Background/Aims@#Adequate bowel preparation is important for successful colonoscopy. We aimed to evaluate the clinical feasibility and effectiveness of abdominal vibration stimulation in bowel preparation before therapeutic colonoscopy. @*Methods@#A single center, prospective, randomized, investigator-blinded study was performed between January 2016 and December 2016. Patients for therapeutic colonoscopy were prospectively enrolled and assigned to either the vibrator group or walking group. Patients who refused to participate in this study as part of the experimental group consented to register in the control group instead. During the preparation period, patients assigned to the walking group walked ≥3,000 steps, whereas those assigned to the vibrator group received abdominal vibrator stimulation and restricted walking. All patients received the same colon cleansing regimen: 4-L split-dose polyethylene glycol (PEG) solution. @*Results@#Three hundred patients who received PEG solution for therapeutic colonoscopy were finally enrolled in this study (n=100 per group). Bowel cleansing with abdominal vibration stimulation showed almost similar results to that with walking exercise (Boston Bowel Preparation Scale score for the entire colon: vibrator vs walking vs control, 7.38±1.55 vs 7.39±1.55 vs 6.17±1.15, p<0.001). There were no significant differences between the vibrator group and walking group regarding instances of diarrhea after taking PEG, time to first diarrhea after taking PEG, total procedure time, and patient satisfaction. @*Conclusions@#This study indicates that, compared with conventional walking exercise, abdominal vibration stimulation achieved similar rates of bowel cleansing adequacy and colonoscopy success without compromising safety or patient satisfaction.

4.
The Korean Journal of Internal Medicine ; : 1094-1103, 2020.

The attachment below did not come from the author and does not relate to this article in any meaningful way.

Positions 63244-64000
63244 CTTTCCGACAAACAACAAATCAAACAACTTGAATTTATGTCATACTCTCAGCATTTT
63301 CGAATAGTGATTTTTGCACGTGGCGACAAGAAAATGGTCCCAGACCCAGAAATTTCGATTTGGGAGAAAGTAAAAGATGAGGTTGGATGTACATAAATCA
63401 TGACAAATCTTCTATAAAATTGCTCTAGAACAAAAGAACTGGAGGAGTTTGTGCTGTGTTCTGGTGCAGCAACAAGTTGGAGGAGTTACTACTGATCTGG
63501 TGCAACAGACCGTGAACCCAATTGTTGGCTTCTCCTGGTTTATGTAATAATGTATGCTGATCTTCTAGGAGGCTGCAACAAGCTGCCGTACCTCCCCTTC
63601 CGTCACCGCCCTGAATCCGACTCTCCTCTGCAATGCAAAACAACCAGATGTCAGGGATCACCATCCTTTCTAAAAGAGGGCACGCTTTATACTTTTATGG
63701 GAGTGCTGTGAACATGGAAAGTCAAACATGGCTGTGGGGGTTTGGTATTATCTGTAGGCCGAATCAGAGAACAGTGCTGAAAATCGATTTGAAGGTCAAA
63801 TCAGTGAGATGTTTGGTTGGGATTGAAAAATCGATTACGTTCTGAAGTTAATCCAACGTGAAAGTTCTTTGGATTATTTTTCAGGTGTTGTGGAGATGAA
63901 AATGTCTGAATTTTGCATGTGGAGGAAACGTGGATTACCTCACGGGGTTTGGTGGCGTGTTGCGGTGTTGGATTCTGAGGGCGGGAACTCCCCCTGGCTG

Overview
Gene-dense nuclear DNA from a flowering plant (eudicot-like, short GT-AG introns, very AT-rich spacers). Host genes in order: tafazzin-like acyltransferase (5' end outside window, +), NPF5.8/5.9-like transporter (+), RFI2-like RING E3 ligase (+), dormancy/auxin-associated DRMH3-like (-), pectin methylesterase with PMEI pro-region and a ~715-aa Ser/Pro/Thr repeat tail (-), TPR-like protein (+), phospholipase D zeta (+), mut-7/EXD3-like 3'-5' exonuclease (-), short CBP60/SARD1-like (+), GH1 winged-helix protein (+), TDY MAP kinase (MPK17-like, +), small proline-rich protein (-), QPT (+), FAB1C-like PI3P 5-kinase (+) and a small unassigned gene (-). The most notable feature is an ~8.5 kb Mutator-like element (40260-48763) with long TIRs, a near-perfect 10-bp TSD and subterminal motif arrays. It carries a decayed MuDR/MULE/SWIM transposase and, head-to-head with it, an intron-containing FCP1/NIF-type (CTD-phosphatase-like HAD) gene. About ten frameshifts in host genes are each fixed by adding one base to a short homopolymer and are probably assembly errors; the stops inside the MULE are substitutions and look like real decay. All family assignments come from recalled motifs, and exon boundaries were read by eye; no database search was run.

Article | WPRIM | ID: wpr-831923

ABSTRACT

Background/Aims@#The negative effects on the eradication success of Helicobacter pylori infection after previous exposure to macrolides, including clarithromycin on clarithromycin-based first-line therapy have been demonstrated. However,whether this is true for metronidazole-based second-line quadruple therapy remains unclear. We investigated the relationship between past administration of metronidazole and the failure of metronidazole-based second-line quadruple therapy in patients with H. pylori infection. Methods: Patients over 20 years of age who were diagnosed with H. pylori infection between January 1998 and March 2016 were enrolled in this study. The relationship between the clinical parameters and the results of a C13-urea breath test after metronidazole-based second-line quadruple therapy was analyzed in patients for whom clarithromycin-based triple therapy failed to eradicate H. pylori . @*Results@#The H. pylori eradication failure rate was significantly higher in patients with a history of metronidazole use than in patients without a history of metronidazole use ( p = 0.011). Multivariable analysis showed that the odds ratio of previous metronidazole use for eradication failure was 3.468 (95% confidence interval,1.391 to 8.649; p = 0.008). In the subgroup analysis of patients with a history of metronidazole use, the duration of metronidazole use and interval between its use and eradication therapy did not significantly affect H. pylori eradication failure. @*Conclusions@#Previous exposure to metronidazole was a significant risk factor for treatment failure of metronidazole-based second-line quadruple therapy; therefore, this should be considered when establishing a treatment strategy for patients with H. pylori infection.